Blood Contamination: Statury needed

The work I am writing about for this weeks blog post is an informational blog post on the statute and justice that will be brought to families who lost relatives due to the medical negligence of blood contamination that happened four decades ago in the UK.

The title is “contaminated blood: statutory inquiry announced” by Jim Duffy and was posted on the 7th of November of 2017 on the UK Human Rights blog by One Crown Office Row. The topic the blog post deals with is a case from decades ago where thousands of people were affected by blood contamination and how until now justice is being served for those affected and their families that suffered from the blood contamination.

It all started decades ago around the 1970s and 80s,  7,500 people in the UK were infected with HIV or Hepatitis C, this people were infected with contaminated ‘clotting factor’ products. At least 2,400 patients died and the rest are now terminally ill. This was caused by an infection of plasma derived products that were contaminated and imported from the US blood donors. It was found that the donors were drug users and HIV infecte users. In America, blood donors get paid to donate blood and therefore attracted the wrong kind of users to donate blood. Due to no testing or regulations applying to the blood, it got transferred to the UK and given to citizens who required blood, infecting them with IV or terminal illnesses. The blog explained how even though this happened decades ago, it is until now that justice will be served. The current PM Theresa May is in support of a statute inquiry to take action against the department of health. A new law is aiming to be passed that incriminates this type of medical negligence and aims to regulate and test blood that was donated to be able to prevent this type of national catastrophes form ever happening.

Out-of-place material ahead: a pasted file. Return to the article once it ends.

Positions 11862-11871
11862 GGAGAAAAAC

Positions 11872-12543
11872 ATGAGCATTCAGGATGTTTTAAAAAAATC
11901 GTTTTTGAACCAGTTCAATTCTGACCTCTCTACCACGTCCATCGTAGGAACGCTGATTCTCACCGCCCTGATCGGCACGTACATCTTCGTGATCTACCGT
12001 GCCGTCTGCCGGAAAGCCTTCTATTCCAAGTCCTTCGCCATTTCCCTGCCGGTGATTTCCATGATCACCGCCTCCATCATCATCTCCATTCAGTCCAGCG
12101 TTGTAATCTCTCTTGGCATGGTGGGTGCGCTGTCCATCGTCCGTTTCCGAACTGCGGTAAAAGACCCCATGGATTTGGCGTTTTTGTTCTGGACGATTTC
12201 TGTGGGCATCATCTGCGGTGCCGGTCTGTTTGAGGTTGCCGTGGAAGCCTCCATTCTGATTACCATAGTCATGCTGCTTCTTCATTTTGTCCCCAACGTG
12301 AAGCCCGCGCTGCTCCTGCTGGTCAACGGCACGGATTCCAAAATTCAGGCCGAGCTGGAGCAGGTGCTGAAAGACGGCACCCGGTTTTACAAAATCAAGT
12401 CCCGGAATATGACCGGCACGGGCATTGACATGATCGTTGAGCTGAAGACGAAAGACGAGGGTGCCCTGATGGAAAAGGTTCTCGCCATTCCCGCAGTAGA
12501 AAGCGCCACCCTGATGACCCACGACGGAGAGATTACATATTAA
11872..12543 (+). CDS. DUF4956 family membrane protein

The blog presented incredibly well the topic, by dividing it in simple sections that explained the events in the chronological order that they happened in. The style was effective and an understandable legal language was used. The work was presented in short sentences and paragraphs, which made it enjoyable to read and not heavy.

The topic was treated with respect, however you can tell that it was a bias opinion, clearly against the government and its opinions. This was done very subtly across the article and then was made clear on the final comment from the author in the end. It was slightly bias, but it did not lead purely with the author’s own opinion it also delivered facts in a concise way, letting the reader form its own judgement before delivering his own opinion.


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